Physical design implementation of a very large floor plan with high memory count poses multiple challenges mostly in areas like floor planning, power planning and also turnaround time for tool coupled with memory management. In addition to the huge memory count, variation in the size of memories multiplies the complexity and increases challenges in physical design implementation.

Here we talk about designing with a very high memory count of more than 600 and memories of different sizes with different pin densities, which brings along complexity of floor planning. Due to vivid sizes of memories, power planning is also equally challenging, and care has to be taken that rails are not being removed during this stage. With a large core and huge instance count, the run-times and memory requirements were very high, and this limited what the tool could be used for during flat implementation.

The block contained 21 main clocks and hence building the clock tree and meeting latencies and skew targets was also a challenge. We achieved these targets by using some customisation techniques for CTS.

Apart from this, the blocks had highly skewed floor plans, which don’t lend themselves well to typical optimisation engines, and quite often, congestion and sub-optimal timing and placement complicated the implementations.

Fig. 1: Floor planning
Fig. 1: Floor planning

Design details
This block is over 12.699 mm2, implemented in 40 nm, with a total instance count of 1.6 million and over 640 macros/memories. The pin count is 652 data and clock pins. The design contains eight metal layers, of which six are used for block-level signal routing and the top two layers are used for power mesh and top-level routing.

The design utilisation is 63 per cent.

The block has 21 main clocks. The maximum frequency is 250 MHz and the minimum frequency is 50 MHz. The design has three modes and seven corners, two for setup and five for hold.

Floor planning challenges
Hierarchy placement. The design is physically flat but the logical hierarchy is maintained. The automatic macro placer identified these top-level hierarchies and the area they needed to be placed. Results of the placer are taken as reference to further the macro placement. Initially, while placing the memories, the individual hierarchy is picked up. Then the internal hierarchies are highlighted and memories with the same hierarchy placed in a stack.

Stack preparation. Stacks of memories are created as the design contains 640 memories. Memories are of vivid aspect ratio and different pin densities, which increased the complexity in stacking. One of the challenges in stacking is that smaller memories have pin counts similar to bigger ones. To tackle this hurdle, smaller memories are kept close to the core area in order to provide them better routing accessibility and reduce congestion.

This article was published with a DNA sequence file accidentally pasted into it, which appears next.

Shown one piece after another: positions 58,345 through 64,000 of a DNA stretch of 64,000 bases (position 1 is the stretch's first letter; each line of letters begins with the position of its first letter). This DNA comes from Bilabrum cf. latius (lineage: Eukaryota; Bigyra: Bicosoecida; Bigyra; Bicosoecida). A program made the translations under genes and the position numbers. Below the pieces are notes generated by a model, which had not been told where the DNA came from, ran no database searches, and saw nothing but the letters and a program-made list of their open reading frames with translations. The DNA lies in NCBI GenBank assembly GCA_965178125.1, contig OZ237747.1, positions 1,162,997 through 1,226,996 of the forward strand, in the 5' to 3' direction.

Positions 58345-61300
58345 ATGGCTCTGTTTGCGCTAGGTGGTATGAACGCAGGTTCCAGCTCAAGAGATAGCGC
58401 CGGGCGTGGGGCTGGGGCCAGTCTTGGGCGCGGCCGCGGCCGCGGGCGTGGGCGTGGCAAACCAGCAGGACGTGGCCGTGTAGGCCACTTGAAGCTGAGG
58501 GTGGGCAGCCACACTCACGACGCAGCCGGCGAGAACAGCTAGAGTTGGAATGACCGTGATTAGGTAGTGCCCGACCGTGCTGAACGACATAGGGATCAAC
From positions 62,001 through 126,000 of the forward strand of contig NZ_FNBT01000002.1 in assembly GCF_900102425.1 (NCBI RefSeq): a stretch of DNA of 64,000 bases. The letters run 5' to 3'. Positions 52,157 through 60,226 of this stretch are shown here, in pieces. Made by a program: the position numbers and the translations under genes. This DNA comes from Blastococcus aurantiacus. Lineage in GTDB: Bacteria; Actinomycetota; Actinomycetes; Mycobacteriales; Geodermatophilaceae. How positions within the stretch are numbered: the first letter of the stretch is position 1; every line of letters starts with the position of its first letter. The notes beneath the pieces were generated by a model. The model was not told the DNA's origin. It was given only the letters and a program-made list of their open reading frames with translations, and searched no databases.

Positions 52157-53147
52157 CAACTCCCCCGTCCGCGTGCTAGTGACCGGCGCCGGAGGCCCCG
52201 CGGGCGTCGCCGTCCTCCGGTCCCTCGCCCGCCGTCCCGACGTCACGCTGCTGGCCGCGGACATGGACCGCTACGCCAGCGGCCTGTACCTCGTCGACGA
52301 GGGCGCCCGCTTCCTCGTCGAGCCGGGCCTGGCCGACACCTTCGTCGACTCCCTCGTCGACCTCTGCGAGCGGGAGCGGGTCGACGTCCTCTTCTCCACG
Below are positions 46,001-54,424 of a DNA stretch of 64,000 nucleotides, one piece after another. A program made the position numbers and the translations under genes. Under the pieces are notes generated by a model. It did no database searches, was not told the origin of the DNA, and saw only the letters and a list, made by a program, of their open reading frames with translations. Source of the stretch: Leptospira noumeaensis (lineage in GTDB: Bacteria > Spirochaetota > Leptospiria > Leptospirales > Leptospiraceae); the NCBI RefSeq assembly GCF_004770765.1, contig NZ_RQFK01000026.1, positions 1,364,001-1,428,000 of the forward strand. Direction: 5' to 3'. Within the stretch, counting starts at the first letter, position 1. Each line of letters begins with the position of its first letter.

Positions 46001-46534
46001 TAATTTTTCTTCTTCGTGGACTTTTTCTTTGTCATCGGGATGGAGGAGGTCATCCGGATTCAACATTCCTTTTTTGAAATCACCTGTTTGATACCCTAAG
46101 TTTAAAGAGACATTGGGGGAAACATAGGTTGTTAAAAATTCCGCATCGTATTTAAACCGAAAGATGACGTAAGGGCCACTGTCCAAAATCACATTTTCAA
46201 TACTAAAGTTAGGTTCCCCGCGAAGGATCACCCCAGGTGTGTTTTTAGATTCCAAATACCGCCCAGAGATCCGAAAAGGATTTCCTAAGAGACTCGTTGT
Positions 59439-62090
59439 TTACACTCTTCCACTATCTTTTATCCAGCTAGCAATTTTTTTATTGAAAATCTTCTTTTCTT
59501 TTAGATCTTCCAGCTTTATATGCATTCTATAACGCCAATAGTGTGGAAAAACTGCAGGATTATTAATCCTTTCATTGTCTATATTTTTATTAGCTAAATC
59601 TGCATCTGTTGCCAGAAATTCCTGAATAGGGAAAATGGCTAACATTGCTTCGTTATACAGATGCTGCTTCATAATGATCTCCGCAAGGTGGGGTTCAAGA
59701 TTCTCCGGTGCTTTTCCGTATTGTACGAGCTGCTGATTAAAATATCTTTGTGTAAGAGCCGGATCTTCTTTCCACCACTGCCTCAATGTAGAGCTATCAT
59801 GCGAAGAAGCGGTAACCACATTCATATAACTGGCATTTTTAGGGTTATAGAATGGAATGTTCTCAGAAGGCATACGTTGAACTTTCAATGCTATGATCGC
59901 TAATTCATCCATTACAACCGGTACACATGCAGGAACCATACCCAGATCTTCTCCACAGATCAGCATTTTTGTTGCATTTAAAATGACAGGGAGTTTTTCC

Fig. 2: Special mesh structure in power plan
Fig. 2: Special mesh structure in power plan

Channel-width estimation. The main concern while doing this is to identify the approximate channel widths for both the two memories in a stack, and vertical channel width between two stacks of memories. The width of the horizontal channels increases gradually as the channel buffering of any memory stack increases from the block boundary to the block core area.

Pyramidal memory stacking. It’s a special methodology developed to overcome congestion issue. The vertical channel requirement at boundary is lesser than near the core interface because the routing resources and buffering required near the core area is more. This methodology helps tackle this issue by creating a vertical channel in a pyramidal shape from the core to the boundary.

Uniform core area. Another challenge is to create a uniform core area so as to provide better accessibility to memories that are stacked away from the core. The shape of the core area should neither have hillocks nor valleys. In order to achieve this milestone, we tried to control the stack size. The stack size trimming, breaking one bigger stack into two smaller stacks and rearrangement of these stacks helped in achieving a uniform core area.

Fig. 3: Placement
Fig. 3: Placement

Timing concerns. The access time of some of the memories is more than half of the clock period. These memories have 30 to 40 per cent contribution to FEP (front end processing) and more than 80 per cent contribution to TNS (total negative slack) if they are placed away from the core area. To avoid this timing criticality, such memories are placed near the core area. This places the related logic near it which, in turn, reduces the wire buffering and slew, and hence the slack. It has a minute impact on congestion, which can be ignored until later stages.


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